People talk about 1939 as Hollywood’s best year, since it was when such films as Gone With the Wind, The Wizard of Oz, Ninotchka, The Women, and Stagecoach were released, but I’m also partial to 1932. It’s not as popular or well-known, and it’s not at the peak of pre-Code abandon, but here’s a few films from 1932 I have enjoyed.
Lady With a Past — This was one of those undiscovered gems I stumbled across on TCM on their recent Constance Bennett day. She plays an attractive heiress who’s considered miserably boring by all the men she knows. Her opening line when meeting them, “Have you read any good books lately?”, sums up why. They’re instead fascinated by one of her acquaintances who’s rumored to have poisoned her husband.
When she departs for Paris, she meets a broke American (Ben Lyon) whom she hires to teach her to be more alluring. He tutors her in becoming more attractive to men, a bit of a reach, since Bennett is gorgeous, but the comedy is funny, with outstanding exchanges like this one. Bennett’s character is named Venice. When asked why, she says her parents honeymooned there and continues, “Lucky for me they didn’t spend it in Brussels.” Although beautiful, Bennett does an excellent job playing a shy wallflower in the beginning. You can see why she’s having no luck with men, in spite of her desires.
Sadly, you can buy the poster, but not the movie. I have hopes for it appearing in the Warner Archive line, though. Bennett also starred in three other films that year, one of which, What Price Hollywood?, more than inspired A Star Is Born.
One Way Passage — Speaking of the Warner Archive, they’ve just made available this classic romance. William Powell and Kay Francis meet on board ship. He doesn’t know she’s deathly ill; she doesn’t know he’s a convicted criminal going to his execution. She’s beautiful; he’s charming, with a slight air of danger. They promise at parting to meet again for New Year’s Eve in Mexico, in spite of their separation.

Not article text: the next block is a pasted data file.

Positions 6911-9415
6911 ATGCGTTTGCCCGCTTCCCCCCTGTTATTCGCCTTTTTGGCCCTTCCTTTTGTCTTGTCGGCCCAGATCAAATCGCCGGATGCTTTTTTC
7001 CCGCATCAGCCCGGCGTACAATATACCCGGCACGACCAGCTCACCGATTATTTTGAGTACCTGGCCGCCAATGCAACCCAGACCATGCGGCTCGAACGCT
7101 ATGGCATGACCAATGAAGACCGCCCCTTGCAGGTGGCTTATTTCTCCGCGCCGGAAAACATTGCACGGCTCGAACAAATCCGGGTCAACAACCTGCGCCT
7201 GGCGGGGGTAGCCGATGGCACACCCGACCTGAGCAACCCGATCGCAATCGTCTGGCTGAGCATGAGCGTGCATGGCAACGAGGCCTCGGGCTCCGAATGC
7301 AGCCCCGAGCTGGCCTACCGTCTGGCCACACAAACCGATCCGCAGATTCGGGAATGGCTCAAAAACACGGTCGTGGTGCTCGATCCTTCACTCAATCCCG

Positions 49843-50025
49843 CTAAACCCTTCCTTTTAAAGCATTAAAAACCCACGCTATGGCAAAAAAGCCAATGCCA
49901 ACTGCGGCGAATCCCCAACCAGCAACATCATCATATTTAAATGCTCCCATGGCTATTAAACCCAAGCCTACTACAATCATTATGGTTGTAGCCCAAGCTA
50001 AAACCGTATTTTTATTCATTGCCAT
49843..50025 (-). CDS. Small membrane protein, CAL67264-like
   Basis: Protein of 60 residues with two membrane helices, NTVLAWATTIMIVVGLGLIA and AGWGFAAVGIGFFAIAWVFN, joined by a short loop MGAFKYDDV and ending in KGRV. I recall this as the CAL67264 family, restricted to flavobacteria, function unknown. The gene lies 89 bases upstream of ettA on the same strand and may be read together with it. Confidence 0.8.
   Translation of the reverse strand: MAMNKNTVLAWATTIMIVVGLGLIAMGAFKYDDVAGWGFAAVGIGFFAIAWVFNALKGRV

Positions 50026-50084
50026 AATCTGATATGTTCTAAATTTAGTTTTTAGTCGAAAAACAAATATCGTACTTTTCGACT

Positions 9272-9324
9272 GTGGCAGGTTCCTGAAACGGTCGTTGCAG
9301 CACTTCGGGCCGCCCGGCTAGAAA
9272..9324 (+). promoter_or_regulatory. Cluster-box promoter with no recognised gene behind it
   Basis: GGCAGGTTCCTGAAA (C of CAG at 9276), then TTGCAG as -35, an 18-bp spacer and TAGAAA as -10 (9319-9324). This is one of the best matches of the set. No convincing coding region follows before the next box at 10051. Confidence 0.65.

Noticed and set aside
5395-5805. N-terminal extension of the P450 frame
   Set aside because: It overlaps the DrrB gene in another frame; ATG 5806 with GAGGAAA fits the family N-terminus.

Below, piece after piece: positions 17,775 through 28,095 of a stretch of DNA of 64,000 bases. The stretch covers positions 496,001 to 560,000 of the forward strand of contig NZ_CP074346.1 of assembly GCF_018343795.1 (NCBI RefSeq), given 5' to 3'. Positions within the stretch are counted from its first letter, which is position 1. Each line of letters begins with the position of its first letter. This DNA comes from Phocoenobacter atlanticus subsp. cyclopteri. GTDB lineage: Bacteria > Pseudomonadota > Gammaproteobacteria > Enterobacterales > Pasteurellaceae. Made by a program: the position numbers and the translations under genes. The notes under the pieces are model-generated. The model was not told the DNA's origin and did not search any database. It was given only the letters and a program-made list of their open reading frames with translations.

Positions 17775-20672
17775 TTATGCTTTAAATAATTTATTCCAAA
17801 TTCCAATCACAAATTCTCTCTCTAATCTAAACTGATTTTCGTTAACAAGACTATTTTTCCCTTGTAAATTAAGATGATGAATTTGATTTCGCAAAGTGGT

The movie is bittersweet but affecting, especially when he gives up a chance to escape to make sure she’s okay. It was another world then, when a slow-going ship provided a place to live differently for a while. Lovely to look at, and heartstring-touching.
Jewel Robbery — The two stars also appeared, that same year, in this lesser-known caper comedy. Francis married a nobleman for money and the lovely baubles he could give her. One night, while shopping at the jewelry store, they become part of a robbery by Powell’s crew. Francis is fascinated by the gentleman thief, and he returns the attraction. The open suggestions of a wife playing around to assuage her sexual appetite while keeping a comfortable lifestyle wouldn’t be permissible in movies just two years later.
Trouble in Paradise — Kay Francis‘ third major film of 1932 (there were seven in all; she made eight the year before) is a wonderful, playful Ernst Lubitsch movie about a con artist couple (Miriam Hopkins and Herbert Marshall) who want Francis’ jewels. Excellently written and executed romantic comedy. You’ll notice that many of these sparklers about adults and their connections are set in Europe, as an excuse for more flexible mores. It’s the only one I’ve mentioned so far commercially available, with a Criterion DVD release.
Other outstanding titles released this year: the star-studded soap opera Grand Hotel, with both John and Lionel Barrymore, Greta Garbo, and Joan Crawford; Red-Headed Woman, starring Jean Harlow as golddigger destroying her boss’ life and marriage; and the immortal, original Scarface.
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